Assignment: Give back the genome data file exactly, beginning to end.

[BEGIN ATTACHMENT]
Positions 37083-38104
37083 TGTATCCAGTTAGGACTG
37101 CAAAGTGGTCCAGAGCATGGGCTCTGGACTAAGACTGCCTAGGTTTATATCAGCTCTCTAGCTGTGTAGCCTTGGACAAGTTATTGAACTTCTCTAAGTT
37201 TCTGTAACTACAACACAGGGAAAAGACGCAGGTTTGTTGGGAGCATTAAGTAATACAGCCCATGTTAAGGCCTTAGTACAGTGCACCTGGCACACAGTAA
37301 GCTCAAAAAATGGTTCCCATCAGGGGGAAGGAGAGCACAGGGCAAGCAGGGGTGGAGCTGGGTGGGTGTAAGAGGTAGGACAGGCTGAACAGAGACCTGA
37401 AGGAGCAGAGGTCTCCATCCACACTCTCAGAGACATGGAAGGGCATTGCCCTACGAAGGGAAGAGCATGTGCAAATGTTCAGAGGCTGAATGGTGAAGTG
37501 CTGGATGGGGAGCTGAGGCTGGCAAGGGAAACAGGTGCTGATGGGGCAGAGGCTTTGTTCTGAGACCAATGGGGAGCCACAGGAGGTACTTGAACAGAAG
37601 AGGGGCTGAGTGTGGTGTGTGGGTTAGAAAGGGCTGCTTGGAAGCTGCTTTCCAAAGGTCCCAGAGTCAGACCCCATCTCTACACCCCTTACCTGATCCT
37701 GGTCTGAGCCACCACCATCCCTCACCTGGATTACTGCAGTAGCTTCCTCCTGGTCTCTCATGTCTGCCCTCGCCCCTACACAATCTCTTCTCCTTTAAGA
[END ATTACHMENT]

Positions 37083-38104
37083 TGTATCCAGTTAGGACTG
37101 CAAAGTGGTCCAGAGCATGGGCTCTGGACTAAGACTGCCTAGGTTTATATCAGCTCTCTAGCTGTGTAGCCTTGGACAAGTTATTGAACTTCTCTAAGTT
37201 TCTGTAACTACAACACAGGGAAAAGACGCAGGTTTGTTGGGAGCATTAAGTAATACAGCCCATGTTAAGGCCTTAGTACAGTGCACCTGGCACACAGTAA
37301 GCTCAAAAAATGGTTCCCATCAGGGGGAAGGAGAGCACAGGGCAAGCAGGGGTGGAGCTGGGTGGGTGTAAGAGGTAGGACAGGCTGAACAGAGACCTGA
37401 AGGAGCAGAGGTCTCCATCCACACTCTCAGAGACATGGAAGGGCATTGCCCTACGAAGGGAAGAGCATGTGCAAATGTTCAGAGGCTGAATGGTGAAGTG
37501 CTGGATGGGGAGCTGAGGCTGGCAAGGGAAACAGGTGCTGATGGGGCAGAGGCTTTGTTCTGAGACCAATGGGGAGCCACAGGAGGTACTTGAACAGAAG
37601 AGGGGCTGAGTGTGGTGTGTGGGTTAGAAAGGGCTGCTTGGAAGCTGCTTTCCAAAGGTCCCAGAGTCAGACCCCATCTCTACACCCCTTACCTGATCCT
37701 GGTCTGAGCCACCACCATCCCTCACCTGGATTACTGCAGTAGCTTCCTCCTGGTCTCTCATGTCTGCCCTCGCCCCTACACAATCTCTTCTCCTTTAAGA